In the past 24 hours, Grin (ranked 127th by market capitalization) dropped 16.8%, though it appreciated 6.8% in the past week. It started dropping on November 18th, and at the moment of writing (UTC 9:15) it trades at USD 1.26. Beam (ranked 145th) too has fell 11.6% in 24 hours and 4.31% in a week, now trading at USD 0.61.
Yesterday, Ivan Bogatyy, a venture capitalist at Dragonfly Capital, published a report titled “Breaking Mimblewimble’s Privacy Model,” making a key claim that: “Mimblewimble’s privacy is fundamentally flawed. Using only USD 60/week of AWS spend, I was able to uncover the exact addresses of senders and recipients for 96% Grin transactions in real time.” He added that this is a problem inherent to Mimblewimble, which is likely unfixable, and that it shouldn’t be considered “a viable alternative to Zcash (ZEC) or Monero (XMR) when it comes to privacy” any longer.
My attack catches 96% transactions before they can be aggregated with others for anonymity. So in reality, there is no one in their anonymity set! pic.twitter.com/mkMhSxYh5B— Ivan Bogatyy (@IvanBogatyy) November 18, 2019
However, Monero has also issued a security warning:
Meanwhile, the reactions to the Mimblewimble news were swift. Emin Gün Sirer, CEO of Ava Labs, which created the decentralized services platform Ava, called the report an “excellent attack on the MimbleWimble protocol.”
With Ivan's discovery, Grin and Beam are no longer privacy coins. They also have other drawbacks (e g. need to be online to receive payments, high inflation) compared to nonprivacy coins like Bitcoin.— Emin Gün Sirer (@el33th4xor) November 18, 2019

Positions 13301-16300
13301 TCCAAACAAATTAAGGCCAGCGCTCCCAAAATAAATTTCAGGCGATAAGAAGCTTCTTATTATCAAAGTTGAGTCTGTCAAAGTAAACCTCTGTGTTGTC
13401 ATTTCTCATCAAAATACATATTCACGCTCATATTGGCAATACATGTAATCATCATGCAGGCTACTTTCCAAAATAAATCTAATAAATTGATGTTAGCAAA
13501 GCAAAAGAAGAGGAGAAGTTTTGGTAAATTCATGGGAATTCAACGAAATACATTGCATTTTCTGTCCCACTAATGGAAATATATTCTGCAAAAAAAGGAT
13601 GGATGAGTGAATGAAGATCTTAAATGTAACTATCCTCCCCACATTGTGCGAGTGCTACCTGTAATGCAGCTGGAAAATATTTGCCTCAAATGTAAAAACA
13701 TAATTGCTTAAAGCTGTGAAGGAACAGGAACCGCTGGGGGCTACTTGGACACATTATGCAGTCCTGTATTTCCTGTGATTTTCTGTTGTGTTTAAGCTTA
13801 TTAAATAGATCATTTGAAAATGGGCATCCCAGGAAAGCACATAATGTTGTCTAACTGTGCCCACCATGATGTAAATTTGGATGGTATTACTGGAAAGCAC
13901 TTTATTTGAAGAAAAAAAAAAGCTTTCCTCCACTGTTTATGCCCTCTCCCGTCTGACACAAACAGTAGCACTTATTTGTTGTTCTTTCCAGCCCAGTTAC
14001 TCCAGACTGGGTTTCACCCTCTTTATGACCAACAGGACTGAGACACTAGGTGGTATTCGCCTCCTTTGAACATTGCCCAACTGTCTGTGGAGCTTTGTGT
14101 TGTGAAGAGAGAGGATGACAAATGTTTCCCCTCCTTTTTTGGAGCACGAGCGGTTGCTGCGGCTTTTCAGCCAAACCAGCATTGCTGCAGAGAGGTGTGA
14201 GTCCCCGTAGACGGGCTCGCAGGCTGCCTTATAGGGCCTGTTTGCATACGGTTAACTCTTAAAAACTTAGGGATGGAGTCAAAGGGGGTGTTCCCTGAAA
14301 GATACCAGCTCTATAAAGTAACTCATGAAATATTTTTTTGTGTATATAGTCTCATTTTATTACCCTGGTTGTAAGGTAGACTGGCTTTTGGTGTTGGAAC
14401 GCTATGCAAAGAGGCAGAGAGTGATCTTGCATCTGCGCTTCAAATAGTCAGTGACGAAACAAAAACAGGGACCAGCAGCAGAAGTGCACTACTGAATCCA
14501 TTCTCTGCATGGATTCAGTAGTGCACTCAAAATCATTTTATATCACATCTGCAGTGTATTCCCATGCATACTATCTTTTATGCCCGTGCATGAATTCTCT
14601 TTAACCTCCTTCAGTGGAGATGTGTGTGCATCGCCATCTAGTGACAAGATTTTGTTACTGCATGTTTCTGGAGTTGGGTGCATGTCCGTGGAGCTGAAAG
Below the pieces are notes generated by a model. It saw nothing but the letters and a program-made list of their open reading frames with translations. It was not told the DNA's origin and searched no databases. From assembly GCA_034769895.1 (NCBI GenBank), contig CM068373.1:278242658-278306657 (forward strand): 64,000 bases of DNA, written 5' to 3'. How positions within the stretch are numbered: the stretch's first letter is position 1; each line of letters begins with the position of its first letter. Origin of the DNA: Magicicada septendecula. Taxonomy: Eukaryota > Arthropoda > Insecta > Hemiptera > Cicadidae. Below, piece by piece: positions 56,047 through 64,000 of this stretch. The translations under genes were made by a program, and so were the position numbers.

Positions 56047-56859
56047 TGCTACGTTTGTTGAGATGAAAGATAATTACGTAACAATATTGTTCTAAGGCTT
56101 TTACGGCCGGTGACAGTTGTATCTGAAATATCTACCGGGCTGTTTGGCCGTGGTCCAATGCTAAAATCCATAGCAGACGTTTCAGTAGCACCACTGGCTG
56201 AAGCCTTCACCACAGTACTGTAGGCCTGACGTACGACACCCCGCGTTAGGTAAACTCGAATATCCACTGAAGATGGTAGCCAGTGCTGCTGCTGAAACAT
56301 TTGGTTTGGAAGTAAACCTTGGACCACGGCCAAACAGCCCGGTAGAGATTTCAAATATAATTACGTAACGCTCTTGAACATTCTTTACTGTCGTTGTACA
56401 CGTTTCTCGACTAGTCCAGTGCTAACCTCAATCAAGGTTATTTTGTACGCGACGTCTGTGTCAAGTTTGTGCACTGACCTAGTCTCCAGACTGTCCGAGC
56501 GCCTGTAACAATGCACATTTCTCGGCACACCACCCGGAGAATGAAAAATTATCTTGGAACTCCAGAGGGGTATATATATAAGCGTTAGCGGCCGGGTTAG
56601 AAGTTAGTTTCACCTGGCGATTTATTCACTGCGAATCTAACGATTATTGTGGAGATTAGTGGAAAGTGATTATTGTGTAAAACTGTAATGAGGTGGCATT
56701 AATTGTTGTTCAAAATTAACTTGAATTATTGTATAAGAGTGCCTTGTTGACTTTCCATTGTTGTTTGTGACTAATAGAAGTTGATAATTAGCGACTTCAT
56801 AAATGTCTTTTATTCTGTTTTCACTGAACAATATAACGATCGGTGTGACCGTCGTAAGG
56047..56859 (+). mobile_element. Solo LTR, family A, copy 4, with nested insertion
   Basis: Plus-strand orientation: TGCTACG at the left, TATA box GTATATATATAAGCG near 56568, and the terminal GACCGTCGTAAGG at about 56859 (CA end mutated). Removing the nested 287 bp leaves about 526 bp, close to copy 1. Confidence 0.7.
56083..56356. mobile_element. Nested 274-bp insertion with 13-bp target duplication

Bitcoiner and developer Udi Wertheimer also commented on people’s defense of Mimblewimble according to which this is a known attack. “Sure. People who know mimblewimble intimately knew about it and mentioned it a lot,” he says. “But still, no one executed it to empirically show how effective it is, which means most people still didn’t know about it. […] The fact is that most people still thought it offers unique privacy properties.”
If at all, there’s a lesson here to mimblewimble proponents. Why is it that this is a very well known flaw (and a very serious one too), and yet many people interested in MW don’t know about it at all?
There’s an opportunity to improve there.— UDI WERTHEIMER (@UDIWERTHEIMER) November 18, 2019
What Wertheimer is talking about, for example, is a blog post published by Grin developer Daniel Lehnberg, according to which Bogatyy’s report is inaccurate. “The described “attack” on Mimblewimble/Grin is a misunderstanding of a known limitation,” and “the results presented do not actually constitute an attack, nor do they back up the sensationalized claims made,” Lehnberg writes. Instead, it’s “the well-documented and discussed transaction graph input-output-linkability problem,” familiar to the Grin team and anyone who has studied the Mimblewimble protocol, the developer claims.
Another Grin developer, David Burkett, tweeted that it’s a “Really awesome write-up, but none of this is "news." I'm actually surprised only 96% was traceable. There are a number of ways to help break linkability in Grin, but none are implemented and released yet. As I always say, don't use Grin if you require privacy - it's not there yet.”
Another person to have allegedly known about this is Litecoin (LTC) creator Charlie Lee, who announced a collaboration with Mimblewimble back in February, as Litecoin has become privacy-focused, and who’s been defending their partner on Twitter.
This limitation of MimbleWimble protocol is well known. MW is basically Confidential Transactions with scaling benefits and slight unlinkability. To get much better privacy, you can still use CoinJoin before broadcasting and CJ works really well with MW due to CT and aggregation. https://t.co/M5sx92nzlZ— Charlie Lee [LTC⚡] (@SatoshiLite) November 18, 2019